While Cradle Mountain is praised by photographers and hikers alike, it’s far from being the only attraction in the not-so-tiny island of Tasmania.
It’s a four-hour drive from Hobart to Cradle Mountain, which we recommend stretching into a full-day road trip. Tour through historic villages, witness stunning natural wonders and scope out the best second-hand store in Tassie. All you need is a car, a well-charged phone and a Google Maps travel route.
Load up the car and let’s go!
Please take caution while driving as wildlife are prone to jaywalking.
Even if you weren’t planning a trekking expedition of Tasmania’s fifth-highest mountain, chances are the village of Richmond would be part of your itinerary anyway. This historic township contains several heritage-listed landmarks, making it a haven for history buffs and photographers – but it also shares attractions and commerce for everyone to enjoy. Richmond has a puzzle shop and candy store for the young and young-at-heart, bakeries and cafes for those who “forgot” to eat breakfast before they left Hobart, and various stores selling things like paintings, framed pictures and even crafted wood. However, the best part of Richmond is its historical significance and mostly unchanged landscape. Grab a camera and check out their stone bridge – the oldest stone bridge in Australia; feel like a giant at the Old Hobart Town Model Village; or even tour through Australia’s oldest intact gaol: Richmond Gaol. There are also a handful of wineries and vineyards surrounding the village which are worth checking out.
Now we’re heading into what city-slickers tend to call “the sticks”, which also means untouched landscapes and well-preserved historical buildings. Oatlands, compared to other settlements on this road trip, has the largest collection of historical buildings. One hundred and fifty to be exact. As you continue on with your trip, you’ll feel an appreciation for the convicts who built most of the sandstone buildings throughout Australia. The most notable silhouette on the skyline of Oatlands is the Callington Mill, which is the only still-operating colonial windmill in the southern hemisphere. It produces and sells the best flour in Tassie. Another popular historical landmark is the Oatlands Supreme Court, built in 1829 to deal with extreme cases like murder and rape. The court was responsible for the execution of 18 people. The main man who got the job done was Solomon Blay, the longest-serving public executioner in the British Empire. In his time, he travelled between Hobart, Oatlands and Launceston to execute over 200 people. During your stay in the town, we recommend checking out their local stores selling arts, crafts and antiques.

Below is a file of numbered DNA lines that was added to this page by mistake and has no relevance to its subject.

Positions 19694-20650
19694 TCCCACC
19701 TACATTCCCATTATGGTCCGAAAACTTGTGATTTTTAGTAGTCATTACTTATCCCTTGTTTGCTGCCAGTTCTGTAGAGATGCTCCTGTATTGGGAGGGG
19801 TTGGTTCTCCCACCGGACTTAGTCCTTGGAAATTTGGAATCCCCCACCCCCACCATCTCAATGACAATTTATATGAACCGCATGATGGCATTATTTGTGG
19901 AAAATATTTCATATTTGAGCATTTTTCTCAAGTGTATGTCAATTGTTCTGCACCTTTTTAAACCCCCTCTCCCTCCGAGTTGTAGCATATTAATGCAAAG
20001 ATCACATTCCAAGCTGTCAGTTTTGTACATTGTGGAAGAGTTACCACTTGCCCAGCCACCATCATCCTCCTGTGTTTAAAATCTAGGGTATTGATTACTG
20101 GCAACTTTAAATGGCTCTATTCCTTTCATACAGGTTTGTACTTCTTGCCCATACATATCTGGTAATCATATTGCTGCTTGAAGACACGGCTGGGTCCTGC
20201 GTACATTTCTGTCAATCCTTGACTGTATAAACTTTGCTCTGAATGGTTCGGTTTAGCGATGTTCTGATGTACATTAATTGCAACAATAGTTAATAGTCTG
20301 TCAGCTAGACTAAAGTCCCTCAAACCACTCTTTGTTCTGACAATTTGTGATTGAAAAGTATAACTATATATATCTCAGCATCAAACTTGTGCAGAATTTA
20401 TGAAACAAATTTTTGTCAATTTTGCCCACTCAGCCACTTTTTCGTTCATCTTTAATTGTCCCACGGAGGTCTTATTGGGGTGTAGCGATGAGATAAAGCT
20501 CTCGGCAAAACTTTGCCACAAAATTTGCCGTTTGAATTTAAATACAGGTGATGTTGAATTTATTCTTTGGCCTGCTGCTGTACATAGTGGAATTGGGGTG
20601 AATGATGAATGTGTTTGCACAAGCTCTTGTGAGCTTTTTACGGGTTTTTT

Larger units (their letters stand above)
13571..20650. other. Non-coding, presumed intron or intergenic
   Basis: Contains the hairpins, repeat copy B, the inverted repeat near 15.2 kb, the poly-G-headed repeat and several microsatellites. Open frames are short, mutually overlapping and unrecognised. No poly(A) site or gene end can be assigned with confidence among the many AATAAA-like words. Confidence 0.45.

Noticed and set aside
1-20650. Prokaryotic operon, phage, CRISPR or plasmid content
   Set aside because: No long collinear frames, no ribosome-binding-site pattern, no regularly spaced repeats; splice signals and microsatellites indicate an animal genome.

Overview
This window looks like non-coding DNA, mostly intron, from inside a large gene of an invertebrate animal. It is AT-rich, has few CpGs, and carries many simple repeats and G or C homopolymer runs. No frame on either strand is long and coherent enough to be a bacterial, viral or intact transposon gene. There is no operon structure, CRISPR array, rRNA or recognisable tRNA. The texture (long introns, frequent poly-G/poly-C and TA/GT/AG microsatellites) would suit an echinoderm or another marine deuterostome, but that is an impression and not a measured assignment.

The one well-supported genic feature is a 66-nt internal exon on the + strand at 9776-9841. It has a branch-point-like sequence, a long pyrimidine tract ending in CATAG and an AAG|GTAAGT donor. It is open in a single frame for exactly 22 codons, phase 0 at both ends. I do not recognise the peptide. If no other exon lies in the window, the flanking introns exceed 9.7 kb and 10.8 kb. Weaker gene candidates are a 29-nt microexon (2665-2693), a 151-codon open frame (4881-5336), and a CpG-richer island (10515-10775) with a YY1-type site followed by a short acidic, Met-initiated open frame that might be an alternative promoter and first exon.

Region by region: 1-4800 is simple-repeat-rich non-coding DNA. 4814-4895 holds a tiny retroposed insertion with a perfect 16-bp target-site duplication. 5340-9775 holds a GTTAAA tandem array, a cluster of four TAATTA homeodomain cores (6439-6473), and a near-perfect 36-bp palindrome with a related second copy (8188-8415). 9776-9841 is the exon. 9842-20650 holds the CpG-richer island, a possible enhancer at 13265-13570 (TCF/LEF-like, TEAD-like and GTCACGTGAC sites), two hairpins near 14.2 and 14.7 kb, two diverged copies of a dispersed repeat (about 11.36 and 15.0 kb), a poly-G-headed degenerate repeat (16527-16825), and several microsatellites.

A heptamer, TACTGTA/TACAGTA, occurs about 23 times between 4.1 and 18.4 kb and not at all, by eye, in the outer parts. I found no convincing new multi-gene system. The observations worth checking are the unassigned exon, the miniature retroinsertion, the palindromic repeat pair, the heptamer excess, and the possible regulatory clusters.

Oatlands was considered a mini-capital city during the colonial years, but Campbell Town was the ultimate pit stop between Launceston and Hobart. It was where you’d stop for lunch, stock up on supplies, recuperate your thoughts and then continue on. Mind you, back then they had the horse-and-cart mode of transport, which could take upwards of 10 hours to travel between Hobart and Launceston. In those days you really could do with a pie and a lager. While you settle your mind and stomach, we recommend a perusal of the town history. Gander at the Red Bridge that crosses the tranquil Elizabeth River (said to contain a million red bricks) and stroll up High Street for the Convict Brick Trail, sharing the offences committed by Tasmania’s convicts. Can you find Joseph Maples who was sentenced to 14 years imprisonment for stealing clogs? Also, if you’re a book lover like us, check out The Book Cellar, adjacent to the Red Bridge. The bookstore is set underneath what was once a convict-built coaching inn.
Launceston is relatively on the way and features some popular tourist attractions, with Cataract Gorge being top of the list. Work on your trekking skills and hike around the gorge and nearby trails, cross over a suspension bridge, and take a ride on the world’s longest single-span chairlift. If you’re looking for something less brisk, take a leisurely stroll through the Queen Victoria Museum and Art Gallery with permanent fixtures and regularly changing exhibitions. A popular attraction is their planetarium which displays various shows about the night sky. There is also the Tramway Museum and Battery Shed nearby. And if the most important reason for stopping by is to eat and drink (coffee), then may we suggest Bryher Cafe. It’s got the feel of a 1920s cafe, with a menu that changes with the seasons and a dessert bar laden with sweet baked goods.